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Our dunes have legs

Record numbers of the endangered katipo spider have been found at Uruti Point by pupils from Whareama School.

The protected native spider, known for the red stripe on the female’s back and a poisonous bite, makes its home among sand dunes in coastal regions.

Katipo numbers nationwide have been declining, which Sustainable Wairarapa member Jim O’Malley attributed to competition with the false katipo [an introduced species of spider] as well as coastal erosion caused by climate change.

Sustainable Wairarapa has a permit from the Department of Conservation to monitor katipo and has been doing so at four locations across the Wellington region, including Baring Head, Onoke Spit and Te Humenga Point.

But it is Uruti Point, south of Riversdale, that has recently seen the most success, and O’Malley attributes this to the higher sand dunes – protecting the spiders from being washed out to sea by saltwater.

Last term, a group of Year 6-8 Whareama School pupils assisted with Sustainable Wairarapa’s latest katipo survey – and were excited to unearth 27 of the distinctive spiders.

“I found a katipo under a bush and another one under a bone,” Sasha, Year 6, said.

Hunter (11) discovered a katipo that had made its nest under a broken polystyrene buoy.

Most of the spiders, however, were found under artificial covering objects [ACO] placed on the sand by Sustainable Wairarapa. Made of Onduline roofing material, ACOs create an ideal place for katipo to live.

“You need to lift [the ACO] slowly and put it back carefully,” said Kiana [12] “And be careful not to tread on them.”

“And don’t steal the katipo’s home,” Hunter added, noting there were four ACOs missing since the last survey was done.

Teacher Dianne Christenson said the school would continue to work with Sustainable Wairarapa to plant native grasses, check pitfall traps and monitor the spider population at Uruti Point.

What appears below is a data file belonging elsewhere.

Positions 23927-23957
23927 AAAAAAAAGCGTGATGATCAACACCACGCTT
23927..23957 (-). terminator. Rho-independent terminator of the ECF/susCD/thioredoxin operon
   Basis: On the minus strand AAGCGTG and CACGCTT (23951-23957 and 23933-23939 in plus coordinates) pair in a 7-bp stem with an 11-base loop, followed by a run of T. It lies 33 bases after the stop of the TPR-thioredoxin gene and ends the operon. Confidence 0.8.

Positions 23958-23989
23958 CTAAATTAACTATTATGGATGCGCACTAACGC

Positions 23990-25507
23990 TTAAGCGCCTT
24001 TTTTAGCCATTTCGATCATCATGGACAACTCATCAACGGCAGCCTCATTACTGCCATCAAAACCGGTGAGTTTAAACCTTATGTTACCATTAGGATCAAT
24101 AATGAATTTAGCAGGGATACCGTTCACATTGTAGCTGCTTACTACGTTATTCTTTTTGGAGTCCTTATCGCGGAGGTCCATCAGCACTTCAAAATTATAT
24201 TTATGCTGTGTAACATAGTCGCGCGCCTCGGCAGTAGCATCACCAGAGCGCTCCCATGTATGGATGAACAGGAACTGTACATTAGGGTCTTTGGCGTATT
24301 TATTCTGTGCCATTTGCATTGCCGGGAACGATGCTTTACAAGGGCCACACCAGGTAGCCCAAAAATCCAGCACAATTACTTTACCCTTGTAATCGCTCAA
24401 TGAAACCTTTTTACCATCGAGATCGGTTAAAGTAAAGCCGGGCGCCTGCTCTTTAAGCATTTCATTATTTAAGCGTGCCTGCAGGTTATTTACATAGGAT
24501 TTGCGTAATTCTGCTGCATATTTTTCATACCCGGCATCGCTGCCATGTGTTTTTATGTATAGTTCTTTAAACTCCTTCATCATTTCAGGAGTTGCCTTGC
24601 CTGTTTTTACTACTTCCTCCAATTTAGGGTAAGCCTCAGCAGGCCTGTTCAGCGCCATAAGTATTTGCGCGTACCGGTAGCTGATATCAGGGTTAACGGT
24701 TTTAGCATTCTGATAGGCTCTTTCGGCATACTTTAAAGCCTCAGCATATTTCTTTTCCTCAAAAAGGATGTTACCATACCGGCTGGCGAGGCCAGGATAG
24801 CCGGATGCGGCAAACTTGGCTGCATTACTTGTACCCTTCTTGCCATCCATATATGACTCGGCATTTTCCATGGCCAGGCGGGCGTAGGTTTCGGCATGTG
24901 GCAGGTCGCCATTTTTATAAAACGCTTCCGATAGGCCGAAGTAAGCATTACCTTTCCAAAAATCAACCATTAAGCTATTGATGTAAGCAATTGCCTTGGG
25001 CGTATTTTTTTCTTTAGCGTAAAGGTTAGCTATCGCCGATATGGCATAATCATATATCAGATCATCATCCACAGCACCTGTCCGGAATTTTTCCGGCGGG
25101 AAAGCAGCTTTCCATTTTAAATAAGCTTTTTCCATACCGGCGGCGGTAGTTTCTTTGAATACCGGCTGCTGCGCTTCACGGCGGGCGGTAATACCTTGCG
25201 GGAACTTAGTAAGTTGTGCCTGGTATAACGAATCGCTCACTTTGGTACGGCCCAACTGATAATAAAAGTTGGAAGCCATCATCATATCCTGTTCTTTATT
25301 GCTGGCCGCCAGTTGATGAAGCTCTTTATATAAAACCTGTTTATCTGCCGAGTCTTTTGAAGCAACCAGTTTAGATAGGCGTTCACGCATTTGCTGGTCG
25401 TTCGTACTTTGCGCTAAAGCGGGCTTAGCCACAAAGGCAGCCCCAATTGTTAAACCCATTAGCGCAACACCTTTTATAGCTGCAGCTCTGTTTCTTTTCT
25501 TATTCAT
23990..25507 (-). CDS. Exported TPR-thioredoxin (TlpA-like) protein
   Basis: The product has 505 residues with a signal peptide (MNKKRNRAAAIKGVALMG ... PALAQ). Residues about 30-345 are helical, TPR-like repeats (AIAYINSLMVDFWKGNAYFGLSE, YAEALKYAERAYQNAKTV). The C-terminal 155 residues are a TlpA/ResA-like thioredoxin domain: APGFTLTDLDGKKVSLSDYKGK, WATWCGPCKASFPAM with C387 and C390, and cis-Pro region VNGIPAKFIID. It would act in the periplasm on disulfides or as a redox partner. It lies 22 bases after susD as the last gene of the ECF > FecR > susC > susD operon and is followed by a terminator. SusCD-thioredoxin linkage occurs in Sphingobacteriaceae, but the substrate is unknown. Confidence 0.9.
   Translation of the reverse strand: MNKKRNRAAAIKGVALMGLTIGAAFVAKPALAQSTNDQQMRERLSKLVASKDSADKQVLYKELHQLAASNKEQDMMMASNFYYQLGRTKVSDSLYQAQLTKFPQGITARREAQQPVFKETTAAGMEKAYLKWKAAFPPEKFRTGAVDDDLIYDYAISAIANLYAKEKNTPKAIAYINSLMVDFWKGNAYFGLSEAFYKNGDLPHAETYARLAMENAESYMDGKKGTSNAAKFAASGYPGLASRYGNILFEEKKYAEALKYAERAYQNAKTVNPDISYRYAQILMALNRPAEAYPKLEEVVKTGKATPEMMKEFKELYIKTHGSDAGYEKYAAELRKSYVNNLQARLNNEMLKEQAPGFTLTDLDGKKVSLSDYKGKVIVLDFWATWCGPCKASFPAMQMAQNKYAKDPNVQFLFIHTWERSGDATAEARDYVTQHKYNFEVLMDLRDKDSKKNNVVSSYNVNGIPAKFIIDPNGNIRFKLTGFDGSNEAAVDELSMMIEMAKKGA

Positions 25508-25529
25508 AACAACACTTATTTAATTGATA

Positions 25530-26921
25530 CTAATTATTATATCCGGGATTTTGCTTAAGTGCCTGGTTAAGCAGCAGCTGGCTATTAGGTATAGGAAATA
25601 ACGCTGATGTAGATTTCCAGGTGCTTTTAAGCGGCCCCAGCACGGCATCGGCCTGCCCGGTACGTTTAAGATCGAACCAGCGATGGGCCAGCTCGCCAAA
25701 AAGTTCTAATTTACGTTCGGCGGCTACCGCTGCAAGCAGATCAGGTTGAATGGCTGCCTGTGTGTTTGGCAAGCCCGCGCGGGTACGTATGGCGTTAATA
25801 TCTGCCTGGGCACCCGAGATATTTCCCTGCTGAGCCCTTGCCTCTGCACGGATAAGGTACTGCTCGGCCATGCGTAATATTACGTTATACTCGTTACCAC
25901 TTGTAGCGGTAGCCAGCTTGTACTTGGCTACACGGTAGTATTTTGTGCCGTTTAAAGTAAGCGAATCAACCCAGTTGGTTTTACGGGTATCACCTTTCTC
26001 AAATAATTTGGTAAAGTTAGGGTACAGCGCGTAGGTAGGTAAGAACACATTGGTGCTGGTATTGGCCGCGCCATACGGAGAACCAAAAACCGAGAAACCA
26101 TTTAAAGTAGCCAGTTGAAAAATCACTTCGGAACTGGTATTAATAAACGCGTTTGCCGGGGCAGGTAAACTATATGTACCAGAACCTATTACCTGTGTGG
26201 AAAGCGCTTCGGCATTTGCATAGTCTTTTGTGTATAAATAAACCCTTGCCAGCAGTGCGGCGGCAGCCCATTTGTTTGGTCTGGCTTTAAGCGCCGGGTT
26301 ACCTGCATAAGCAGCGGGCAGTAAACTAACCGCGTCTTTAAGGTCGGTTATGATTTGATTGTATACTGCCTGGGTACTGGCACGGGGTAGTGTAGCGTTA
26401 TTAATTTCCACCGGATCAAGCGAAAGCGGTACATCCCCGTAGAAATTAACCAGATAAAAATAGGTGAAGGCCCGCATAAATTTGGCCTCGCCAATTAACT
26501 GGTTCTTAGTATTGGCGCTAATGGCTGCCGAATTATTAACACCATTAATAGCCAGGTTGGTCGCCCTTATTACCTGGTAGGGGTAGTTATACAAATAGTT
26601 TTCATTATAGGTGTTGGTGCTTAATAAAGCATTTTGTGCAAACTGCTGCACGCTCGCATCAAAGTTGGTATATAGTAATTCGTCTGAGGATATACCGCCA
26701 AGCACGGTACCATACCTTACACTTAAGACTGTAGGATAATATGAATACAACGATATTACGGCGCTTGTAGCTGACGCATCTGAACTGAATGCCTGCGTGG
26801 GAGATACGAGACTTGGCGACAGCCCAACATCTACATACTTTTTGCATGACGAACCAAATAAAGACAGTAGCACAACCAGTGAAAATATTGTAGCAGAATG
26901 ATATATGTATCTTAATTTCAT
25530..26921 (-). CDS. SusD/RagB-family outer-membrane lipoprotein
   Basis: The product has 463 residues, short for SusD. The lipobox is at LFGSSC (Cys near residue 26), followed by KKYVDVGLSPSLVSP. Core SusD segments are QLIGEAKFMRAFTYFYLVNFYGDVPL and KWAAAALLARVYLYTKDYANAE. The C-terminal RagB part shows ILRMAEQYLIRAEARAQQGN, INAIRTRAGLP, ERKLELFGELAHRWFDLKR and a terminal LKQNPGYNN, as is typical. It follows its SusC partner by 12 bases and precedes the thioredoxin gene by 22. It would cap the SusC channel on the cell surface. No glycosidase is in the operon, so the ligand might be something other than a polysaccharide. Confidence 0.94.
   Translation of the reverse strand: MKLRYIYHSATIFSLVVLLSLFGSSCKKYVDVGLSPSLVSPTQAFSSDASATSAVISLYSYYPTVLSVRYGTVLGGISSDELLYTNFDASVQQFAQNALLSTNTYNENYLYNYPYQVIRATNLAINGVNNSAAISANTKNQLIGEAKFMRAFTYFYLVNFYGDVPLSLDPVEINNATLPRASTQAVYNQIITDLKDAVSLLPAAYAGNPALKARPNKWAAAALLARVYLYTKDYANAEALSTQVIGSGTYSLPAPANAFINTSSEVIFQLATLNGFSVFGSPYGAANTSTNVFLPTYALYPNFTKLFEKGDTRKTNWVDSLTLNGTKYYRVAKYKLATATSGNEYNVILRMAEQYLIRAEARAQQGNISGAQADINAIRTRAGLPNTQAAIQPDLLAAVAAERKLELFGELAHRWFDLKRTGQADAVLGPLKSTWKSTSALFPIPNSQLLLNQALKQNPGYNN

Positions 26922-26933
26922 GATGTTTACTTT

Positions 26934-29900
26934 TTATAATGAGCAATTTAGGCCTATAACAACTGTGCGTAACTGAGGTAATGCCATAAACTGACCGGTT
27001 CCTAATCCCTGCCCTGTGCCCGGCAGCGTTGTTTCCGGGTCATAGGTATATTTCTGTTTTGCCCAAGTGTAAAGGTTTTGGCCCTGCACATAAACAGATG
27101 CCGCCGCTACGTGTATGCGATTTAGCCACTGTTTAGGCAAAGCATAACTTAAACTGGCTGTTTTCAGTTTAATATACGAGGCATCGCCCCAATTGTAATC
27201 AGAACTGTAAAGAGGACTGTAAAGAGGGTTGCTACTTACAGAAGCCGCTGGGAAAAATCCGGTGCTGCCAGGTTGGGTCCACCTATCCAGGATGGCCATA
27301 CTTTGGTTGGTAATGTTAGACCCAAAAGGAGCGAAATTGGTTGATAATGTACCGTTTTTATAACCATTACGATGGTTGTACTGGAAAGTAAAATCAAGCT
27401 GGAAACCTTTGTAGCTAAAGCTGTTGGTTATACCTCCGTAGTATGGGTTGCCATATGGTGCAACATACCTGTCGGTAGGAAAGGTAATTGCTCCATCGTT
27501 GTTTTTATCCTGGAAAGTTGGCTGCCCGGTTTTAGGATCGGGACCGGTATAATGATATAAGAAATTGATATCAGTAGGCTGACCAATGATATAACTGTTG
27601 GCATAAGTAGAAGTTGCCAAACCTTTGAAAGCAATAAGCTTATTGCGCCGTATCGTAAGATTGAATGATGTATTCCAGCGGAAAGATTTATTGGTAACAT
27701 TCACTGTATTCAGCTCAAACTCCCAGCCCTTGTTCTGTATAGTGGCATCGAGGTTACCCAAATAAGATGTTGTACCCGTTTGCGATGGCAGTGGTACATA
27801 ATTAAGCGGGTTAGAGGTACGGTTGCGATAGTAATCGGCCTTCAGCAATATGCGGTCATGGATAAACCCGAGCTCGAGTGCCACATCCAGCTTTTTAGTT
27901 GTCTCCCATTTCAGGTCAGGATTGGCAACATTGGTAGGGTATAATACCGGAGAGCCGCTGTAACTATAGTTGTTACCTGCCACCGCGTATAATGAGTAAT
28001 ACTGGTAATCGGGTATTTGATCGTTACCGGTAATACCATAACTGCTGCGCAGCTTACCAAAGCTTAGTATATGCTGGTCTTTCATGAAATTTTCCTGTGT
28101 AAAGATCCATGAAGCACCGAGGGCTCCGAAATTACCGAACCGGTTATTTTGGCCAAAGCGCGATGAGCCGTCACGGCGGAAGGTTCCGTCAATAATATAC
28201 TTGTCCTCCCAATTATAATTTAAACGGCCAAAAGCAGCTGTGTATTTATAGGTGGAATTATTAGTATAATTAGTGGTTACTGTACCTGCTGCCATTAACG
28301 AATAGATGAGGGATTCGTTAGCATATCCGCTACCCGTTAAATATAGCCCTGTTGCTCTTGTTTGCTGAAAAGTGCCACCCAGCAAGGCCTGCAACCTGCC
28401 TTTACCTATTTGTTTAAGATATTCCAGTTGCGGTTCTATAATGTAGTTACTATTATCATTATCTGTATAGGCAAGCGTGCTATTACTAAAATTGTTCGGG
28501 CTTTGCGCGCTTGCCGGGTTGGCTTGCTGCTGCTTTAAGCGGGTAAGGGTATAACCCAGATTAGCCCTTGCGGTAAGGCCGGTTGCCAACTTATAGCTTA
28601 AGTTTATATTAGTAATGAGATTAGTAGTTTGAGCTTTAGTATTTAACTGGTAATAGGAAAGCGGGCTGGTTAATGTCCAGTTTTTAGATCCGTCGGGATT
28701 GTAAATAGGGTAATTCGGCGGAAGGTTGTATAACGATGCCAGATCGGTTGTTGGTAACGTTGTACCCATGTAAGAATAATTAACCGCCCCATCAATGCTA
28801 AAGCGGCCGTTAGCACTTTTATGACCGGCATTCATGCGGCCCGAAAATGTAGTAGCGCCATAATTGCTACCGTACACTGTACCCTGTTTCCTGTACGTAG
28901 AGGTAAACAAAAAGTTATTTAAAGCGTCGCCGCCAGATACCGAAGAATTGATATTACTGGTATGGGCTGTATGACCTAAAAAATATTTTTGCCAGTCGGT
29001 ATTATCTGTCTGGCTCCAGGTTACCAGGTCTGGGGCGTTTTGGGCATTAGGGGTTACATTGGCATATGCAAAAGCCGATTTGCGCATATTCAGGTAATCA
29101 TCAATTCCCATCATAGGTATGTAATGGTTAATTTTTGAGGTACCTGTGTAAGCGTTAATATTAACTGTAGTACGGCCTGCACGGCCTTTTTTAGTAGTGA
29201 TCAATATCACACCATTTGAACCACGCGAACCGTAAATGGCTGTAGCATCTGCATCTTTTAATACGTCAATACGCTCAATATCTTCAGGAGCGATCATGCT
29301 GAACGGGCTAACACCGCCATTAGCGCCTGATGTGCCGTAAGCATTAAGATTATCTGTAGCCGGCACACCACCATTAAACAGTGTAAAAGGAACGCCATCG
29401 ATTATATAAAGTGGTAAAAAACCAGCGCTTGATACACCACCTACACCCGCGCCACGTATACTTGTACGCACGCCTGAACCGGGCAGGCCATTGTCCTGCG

She said a number of pupils live nearby and many are linked to the local marae.

“It is a very relevant project for our kura – helping to protect a taonga species,” Christenson said.

Under the Wildlife Act 1953, anyone who kills or captures a katipo spider may face a fine of up to $100,000 or a prison term.

“If you see a katipo spider on the beach, don’t touch it, don’t disturb it, don’t wreck its home,” Whareama pupil Isaac [12] said.

O’Malley said it was “exciting” that Sustainable Wairarapa is now in a position to support other regions with katipo surveying – and will be helping Cape Sanctuary at Cape Kidnappers to set up its own spider monitoring project.

“They have large areas of sand dunes that are even higher than the ones at Uruti Point, so it is an ideal location for katipo,” O’Malley said.

Erin Kavanagh-Hall
Erin Kavanagh-Hall
Erin Kavanagh-Hall is the editor of the Wairarapa Midweek. She has been a journalist for the past 10 years, and has a keen interest in arts, culture, social issues, and community justice.

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